How To Get Paid Part 2 – Selling Your Music

When I first started making music this was relatively straightforward – make a record, put it on a physical format and make it available to your fans. In the age of the Internet the playing field has changed everything. Not only do we now have digital product but also anybody can enter the market and sell their music with just a few clicks of a mouse. As you get bigger you’ll probably end up going through a distributor but when you’re starting out here’s what you can do.

CRC Music

Physical

*It is important if you are going to sell physical copies of a release that you understand how MCPS works so if you don’t read my post here.*

I like physical, especially vinyl. It has a tactile quality and whereas a CD feels a bit like a pretty coaster, a slab of vinyl feels like I have really invested in something special. So to the point in hand, physical. It means just that, something physical – cassette, CD, vinyl 12″, 7″, limited edition picture disc… So once you’ve made it how do you get it to market?

  1. Sell it at gigs. You’ve just played a storming set and everybody is really excited about your band. This is a captive audience. I’m not a massive fan of alerting your crowd to your merch table after every song but definitely have one there, preferably by the door so people can’t miss you on their way in and out.
  2. Online. You can use services like PayPal and Google Checkout to sell your music on your website. If you don’t want to get into the fulfillment side of things companies like CD Baby, State 51 Conspiracy and Sandbag provide an alternative and can build you a store page for your website.
  3. Shops. Either online or real high street there’s a whole network of independent music retailers who, if your music is good enough, will sell your music for you. My personal favorites are Norman Records Emporium, Piccadilly Records and Rough Trade

No 1 is great because it won’t cost you any commission. However point 2 and 3 will expand your reach and take your music to a new audience. The three shops I mention send mail outs and will list your record on their sites.

Norman Records Emporium

Here are some words of advice from Phil, the boss of my favourite shop Norman Records Emporium – staunch supporters of the indie community all year round. They also tend to review your record which is really useful.

Advice for new artists?

If we’ve not heard of the artist before it’s best to send us a CD instead of a download. We get sent so many CD’s that anything else tends to get missed and you also get a better idea of what something is when you’re holding it in your hand.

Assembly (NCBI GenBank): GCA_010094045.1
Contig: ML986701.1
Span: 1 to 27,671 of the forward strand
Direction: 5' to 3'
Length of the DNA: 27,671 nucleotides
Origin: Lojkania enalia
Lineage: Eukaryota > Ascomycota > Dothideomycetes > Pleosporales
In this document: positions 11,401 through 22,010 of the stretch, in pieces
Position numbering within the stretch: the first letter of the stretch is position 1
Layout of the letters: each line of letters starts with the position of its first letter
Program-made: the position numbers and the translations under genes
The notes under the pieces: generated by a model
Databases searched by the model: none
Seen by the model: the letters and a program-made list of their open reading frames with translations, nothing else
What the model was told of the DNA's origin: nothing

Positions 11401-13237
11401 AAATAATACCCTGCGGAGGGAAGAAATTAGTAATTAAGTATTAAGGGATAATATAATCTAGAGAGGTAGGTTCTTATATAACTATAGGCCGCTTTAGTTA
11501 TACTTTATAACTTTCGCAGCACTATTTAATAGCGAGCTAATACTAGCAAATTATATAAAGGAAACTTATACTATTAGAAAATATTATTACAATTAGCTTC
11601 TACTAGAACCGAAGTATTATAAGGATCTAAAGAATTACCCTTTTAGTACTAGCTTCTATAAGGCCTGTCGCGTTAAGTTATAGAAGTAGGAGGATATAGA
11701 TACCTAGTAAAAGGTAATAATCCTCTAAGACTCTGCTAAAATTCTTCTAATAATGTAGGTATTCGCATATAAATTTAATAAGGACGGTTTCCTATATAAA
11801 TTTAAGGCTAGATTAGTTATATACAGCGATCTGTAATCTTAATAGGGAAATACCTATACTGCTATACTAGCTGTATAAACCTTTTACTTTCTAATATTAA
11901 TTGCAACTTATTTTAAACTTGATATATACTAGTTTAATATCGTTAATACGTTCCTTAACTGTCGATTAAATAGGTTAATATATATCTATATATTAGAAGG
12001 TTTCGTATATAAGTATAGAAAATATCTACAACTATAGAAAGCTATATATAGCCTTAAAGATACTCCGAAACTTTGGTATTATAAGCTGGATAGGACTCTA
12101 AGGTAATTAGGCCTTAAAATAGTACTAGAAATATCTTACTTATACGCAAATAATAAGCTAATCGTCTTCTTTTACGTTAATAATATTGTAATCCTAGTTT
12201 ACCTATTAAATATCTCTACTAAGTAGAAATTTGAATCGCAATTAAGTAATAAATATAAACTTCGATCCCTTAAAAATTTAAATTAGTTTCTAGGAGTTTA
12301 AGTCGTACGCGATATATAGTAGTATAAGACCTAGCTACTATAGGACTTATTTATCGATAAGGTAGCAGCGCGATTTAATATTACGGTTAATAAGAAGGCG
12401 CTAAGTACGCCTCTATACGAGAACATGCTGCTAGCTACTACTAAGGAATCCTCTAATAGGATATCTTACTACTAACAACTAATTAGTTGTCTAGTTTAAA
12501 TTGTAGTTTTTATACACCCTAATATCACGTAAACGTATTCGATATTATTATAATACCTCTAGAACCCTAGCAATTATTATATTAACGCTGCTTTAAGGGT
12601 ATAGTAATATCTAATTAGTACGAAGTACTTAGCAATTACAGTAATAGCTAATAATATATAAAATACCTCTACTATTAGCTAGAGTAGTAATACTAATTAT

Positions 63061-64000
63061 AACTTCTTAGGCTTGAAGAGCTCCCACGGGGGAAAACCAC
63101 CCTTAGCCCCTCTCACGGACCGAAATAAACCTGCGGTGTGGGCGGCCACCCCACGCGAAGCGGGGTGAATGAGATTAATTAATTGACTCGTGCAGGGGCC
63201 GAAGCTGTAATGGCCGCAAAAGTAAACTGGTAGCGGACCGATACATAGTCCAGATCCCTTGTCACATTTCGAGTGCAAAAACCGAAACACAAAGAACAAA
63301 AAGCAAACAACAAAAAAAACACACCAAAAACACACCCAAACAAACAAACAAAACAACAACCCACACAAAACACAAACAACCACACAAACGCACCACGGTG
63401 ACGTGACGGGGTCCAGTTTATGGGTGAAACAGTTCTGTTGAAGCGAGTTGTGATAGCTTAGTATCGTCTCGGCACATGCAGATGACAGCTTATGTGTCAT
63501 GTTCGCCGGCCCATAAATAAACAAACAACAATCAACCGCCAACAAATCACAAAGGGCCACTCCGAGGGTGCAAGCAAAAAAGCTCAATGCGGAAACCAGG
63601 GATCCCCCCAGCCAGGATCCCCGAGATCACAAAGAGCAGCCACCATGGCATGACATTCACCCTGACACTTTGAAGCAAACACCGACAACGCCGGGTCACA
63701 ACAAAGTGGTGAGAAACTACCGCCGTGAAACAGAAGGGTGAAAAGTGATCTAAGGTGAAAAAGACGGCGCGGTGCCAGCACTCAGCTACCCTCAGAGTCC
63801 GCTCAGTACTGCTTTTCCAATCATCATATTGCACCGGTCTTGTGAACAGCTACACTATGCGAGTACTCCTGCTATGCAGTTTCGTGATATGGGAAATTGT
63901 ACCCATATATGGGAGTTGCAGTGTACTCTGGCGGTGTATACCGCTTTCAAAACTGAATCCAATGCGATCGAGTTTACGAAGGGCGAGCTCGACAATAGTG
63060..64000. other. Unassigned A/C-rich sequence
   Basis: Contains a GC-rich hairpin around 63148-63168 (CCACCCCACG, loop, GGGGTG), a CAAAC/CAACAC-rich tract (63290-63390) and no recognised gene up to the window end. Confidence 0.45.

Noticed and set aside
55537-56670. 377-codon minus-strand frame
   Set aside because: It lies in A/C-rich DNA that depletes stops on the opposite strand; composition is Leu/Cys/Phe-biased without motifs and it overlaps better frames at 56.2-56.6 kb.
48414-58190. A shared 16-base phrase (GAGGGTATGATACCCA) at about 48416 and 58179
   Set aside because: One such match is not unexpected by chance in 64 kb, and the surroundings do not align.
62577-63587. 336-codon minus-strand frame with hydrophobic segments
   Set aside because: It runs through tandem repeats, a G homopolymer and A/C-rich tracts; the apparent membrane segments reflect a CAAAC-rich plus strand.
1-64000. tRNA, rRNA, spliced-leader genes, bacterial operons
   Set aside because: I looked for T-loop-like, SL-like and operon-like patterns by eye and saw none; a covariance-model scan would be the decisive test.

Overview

How many albums will you stock?

We choose how many copies to take dependent on the kind of thing it is and how many we think we can hopefully sell for the artists/labels. We prefer to work sale or return (SOR) and we like to keep it pretty informal and folks can get in touch every so often and ask us how things are selling.

Any tips to boost sales?

Any kind of special packaging is always a bonus. People love limited editions and people still buying the physical format love fancy packaging so I’d always recommend that! Our customers seem especially fond of CD’s in clothing so anything covered in material does well. Not sure if that makes our customers more fashion conscious? It always helps things coming with free downloads and if there’s bonus mixes/ tracks etc then that’s always a good thing.

AWAL State 51 Conspiracy Sandbag

Digital

By digital I mean iTunes, Amazon, EMusic and the rest. To get onto these services you’ll need to go through either a distributor or an aggregator. iTunes, understandably, don’t really want to talk to millions of artists but will happily talk to a company that represents them. I use AWAL. The process is simple, you send them your music, they upload to iTunes and the other stores and pay you the profit from sales. So for the sale of a track on iTunes for 79p you might see 41p. The rest goes to iTunes, MCPS and your aggregator % or fee.

It is worth mentioning Spotify and the other streaming services. If your music is uploaded to Spotify you make money every time it is streamed. The jury is out as to whether this is a good model or not. To put it into figures I reckon you make about £0.0015 per stream or to put it in terms of downloads 300 to 400 streams = a download. So this is definitely a long game strategy!

As I mentioned I distribute my records through AWAL, so I asked Jonathan Quarmby , producer (David Bowie, Richard Hawley, Sugababes), musician (he supported U2 at Wembley once) and co founder of AWAL for some tips. AWAL were founded in 1997 with a view to empowering independent artists and represent over 6000 acts from Radiohead to the Arctic Monkeys.

1. Make sure the music is ABSOLUTELY AS GOOD AS IT CAN POSSIBLY BE.

2. Don’t be seduced by quixotic goals. Have a plan that doesn’t rely on – getting played on the radio – getting an iTunes feature – signing a major deal. Build a cottage industry, enjoy your creativity, let the world come to you.

3. Theres no point trying to sell anything until you have engaged your fans. Make sure that the initial marketing points back to the artist. Once you have them, talk to them, entertain them, THEN sell them something.

If you want to read more of this sort of thing check out my other articles here

Next week: How To Get Paid Part 3 – Live

Al

I am a player, producer, label boss and staunch supporter of the independent community. In the interests of transparency, should I post any of my own material, my labels are Ambiguous Records and CRC Music. I am also on the board of AIM which is the trade body that looks after all the UK Independent labels. Read More...

2 Comments

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